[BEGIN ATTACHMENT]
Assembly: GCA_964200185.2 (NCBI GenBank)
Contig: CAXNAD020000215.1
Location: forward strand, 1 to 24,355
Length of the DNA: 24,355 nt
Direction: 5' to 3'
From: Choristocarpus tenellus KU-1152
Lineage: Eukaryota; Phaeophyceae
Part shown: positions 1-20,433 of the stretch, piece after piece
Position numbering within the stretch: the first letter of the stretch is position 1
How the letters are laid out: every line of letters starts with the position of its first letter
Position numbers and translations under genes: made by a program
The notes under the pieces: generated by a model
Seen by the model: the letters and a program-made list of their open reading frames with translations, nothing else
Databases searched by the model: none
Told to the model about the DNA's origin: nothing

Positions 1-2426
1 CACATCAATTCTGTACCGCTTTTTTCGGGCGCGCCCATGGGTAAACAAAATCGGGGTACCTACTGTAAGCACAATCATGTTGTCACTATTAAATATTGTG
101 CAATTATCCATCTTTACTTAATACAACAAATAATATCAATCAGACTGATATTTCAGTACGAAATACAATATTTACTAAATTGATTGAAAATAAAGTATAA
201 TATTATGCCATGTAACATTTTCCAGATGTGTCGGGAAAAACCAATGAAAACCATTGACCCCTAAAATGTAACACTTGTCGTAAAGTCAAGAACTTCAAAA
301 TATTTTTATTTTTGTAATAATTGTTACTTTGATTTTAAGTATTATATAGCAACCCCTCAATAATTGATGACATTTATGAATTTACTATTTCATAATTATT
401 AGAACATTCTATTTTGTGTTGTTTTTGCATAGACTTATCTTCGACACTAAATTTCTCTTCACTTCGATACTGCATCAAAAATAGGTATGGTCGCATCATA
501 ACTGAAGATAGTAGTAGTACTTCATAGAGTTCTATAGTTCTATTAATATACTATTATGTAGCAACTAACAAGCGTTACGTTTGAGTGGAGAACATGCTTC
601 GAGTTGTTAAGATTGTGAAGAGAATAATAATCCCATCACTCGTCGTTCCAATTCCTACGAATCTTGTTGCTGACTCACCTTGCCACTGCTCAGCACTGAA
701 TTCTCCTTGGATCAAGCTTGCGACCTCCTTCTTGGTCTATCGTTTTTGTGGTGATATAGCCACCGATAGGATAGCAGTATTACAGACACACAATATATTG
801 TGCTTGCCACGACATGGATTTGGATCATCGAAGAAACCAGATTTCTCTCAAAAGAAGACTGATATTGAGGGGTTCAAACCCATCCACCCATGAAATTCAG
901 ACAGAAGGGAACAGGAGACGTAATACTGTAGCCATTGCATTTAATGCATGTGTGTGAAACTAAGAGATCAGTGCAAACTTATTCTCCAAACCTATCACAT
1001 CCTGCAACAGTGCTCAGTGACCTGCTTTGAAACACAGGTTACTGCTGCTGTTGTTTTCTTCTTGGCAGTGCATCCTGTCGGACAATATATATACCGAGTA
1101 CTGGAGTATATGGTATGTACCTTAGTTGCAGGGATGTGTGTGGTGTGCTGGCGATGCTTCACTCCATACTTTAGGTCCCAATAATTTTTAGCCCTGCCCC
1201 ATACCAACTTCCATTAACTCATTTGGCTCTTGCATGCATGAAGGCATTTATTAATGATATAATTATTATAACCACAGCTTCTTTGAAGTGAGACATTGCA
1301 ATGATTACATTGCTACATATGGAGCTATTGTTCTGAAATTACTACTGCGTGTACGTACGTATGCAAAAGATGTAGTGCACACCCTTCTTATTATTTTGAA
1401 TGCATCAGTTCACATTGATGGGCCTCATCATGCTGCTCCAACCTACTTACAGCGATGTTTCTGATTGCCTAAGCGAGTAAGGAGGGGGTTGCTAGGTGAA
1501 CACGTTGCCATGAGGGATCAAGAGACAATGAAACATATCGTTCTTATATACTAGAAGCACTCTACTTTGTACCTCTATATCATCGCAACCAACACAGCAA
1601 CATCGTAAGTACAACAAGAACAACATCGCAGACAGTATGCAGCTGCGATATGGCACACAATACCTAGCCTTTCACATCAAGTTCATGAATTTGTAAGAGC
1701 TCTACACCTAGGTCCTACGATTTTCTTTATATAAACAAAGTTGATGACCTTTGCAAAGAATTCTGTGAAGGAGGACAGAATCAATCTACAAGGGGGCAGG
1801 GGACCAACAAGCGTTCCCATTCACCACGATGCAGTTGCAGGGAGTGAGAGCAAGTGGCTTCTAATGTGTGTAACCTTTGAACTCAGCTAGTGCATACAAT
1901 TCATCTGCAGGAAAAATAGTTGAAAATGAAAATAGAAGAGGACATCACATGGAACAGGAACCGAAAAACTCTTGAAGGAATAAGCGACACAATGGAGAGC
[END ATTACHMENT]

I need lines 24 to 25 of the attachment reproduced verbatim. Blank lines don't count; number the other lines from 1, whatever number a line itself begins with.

701 TTCTCCTTGGATCAAGCTTGCGACCTCCTTCTTGGTCTATCGTTTTTGTGGTGATATAGCCACCGATAGGATAGCAGTATTACAGACACACAATATATTG
801 TGCTTGCCACGACATGGATTTGGATCATCGAAGAAACCAGATTTCTCTCAAAAGAAGACTGATATTGAGGGGTTCAAACCCATCCACCCATGAAATTCAG